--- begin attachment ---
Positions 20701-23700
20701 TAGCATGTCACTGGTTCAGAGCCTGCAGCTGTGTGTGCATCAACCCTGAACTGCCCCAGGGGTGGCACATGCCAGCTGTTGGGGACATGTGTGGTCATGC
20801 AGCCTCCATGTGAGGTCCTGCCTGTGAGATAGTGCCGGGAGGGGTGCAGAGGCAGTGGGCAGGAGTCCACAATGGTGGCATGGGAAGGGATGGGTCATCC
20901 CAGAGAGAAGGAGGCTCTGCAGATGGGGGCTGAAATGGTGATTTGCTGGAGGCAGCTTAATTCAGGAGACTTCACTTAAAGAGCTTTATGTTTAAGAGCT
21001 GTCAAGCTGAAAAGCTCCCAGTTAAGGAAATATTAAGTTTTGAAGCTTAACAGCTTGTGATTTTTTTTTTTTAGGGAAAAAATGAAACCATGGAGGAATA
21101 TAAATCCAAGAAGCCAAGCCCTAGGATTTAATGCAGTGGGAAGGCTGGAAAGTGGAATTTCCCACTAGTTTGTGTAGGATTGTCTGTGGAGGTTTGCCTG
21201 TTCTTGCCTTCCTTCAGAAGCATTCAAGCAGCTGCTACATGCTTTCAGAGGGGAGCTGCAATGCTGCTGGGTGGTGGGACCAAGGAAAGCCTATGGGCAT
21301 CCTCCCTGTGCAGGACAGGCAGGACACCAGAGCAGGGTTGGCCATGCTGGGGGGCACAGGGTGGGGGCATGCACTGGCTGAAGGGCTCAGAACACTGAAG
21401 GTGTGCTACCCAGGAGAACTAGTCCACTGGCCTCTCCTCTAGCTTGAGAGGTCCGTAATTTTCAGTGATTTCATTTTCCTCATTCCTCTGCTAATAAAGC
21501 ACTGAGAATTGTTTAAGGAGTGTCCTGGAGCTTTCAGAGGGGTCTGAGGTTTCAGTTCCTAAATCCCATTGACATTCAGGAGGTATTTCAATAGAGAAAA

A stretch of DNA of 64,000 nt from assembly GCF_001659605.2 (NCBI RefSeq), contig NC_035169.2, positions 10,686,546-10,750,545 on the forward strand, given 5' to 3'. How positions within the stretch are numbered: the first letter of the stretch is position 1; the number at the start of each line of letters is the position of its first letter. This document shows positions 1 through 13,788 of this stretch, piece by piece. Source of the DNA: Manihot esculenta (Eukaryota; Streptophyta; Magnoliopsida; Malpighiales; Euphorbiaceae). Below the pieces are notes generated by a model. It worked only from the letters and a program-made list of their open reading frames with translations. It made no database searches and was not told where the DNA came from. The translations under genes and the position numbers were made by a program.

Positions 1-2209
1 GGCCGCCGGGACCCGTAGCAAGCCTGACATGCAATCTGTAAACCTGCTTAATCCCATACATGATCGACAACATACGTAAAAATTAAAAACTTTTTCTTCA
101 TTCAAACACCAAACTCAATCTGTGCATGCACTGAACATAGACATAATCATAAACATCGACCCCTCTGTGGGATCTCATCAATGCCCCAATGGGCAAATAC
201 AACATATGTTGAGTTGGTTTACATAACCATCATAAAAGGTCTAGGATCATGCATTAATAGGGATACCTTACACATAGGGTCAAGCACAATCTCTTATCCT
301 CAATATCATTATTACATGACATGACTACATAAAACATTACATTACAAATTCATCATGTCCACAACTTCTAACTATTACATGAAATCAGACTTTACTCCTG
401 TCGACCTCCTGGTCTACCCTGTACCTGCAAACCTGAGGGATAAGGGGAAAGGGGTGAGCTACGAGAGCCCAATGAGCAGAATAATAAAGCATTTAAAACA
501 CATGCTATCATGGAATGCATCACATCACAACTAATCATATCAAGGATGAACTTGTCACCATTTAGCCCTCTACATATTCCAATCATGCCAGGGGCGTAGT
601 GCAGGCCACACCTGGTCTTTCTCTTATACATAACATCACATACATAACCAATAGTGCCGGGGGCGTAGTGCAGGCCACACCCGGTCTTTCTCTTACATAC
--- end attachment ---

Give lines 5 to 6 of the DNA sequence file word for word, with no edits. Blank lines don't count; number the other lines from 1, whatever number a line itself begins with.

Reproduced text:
21001 GTCAAGCTGAAAAGCTCCCAGTTAAGGAAATATTAAGTTTTGAAGCTTAACAGCTTGTGATTTTTTTTTTTTAGGGAAAAAATGAAACCATGGAGGAATA
21101 TAAATCCAAGAAGCCAAGCCCTAGGATTTAATGCAGTGGGAAGGCTGGAAAGTGGAATTTCCCACTAGTTTGTGTAGGATTGTCTGTGGAGGTTTGCCTG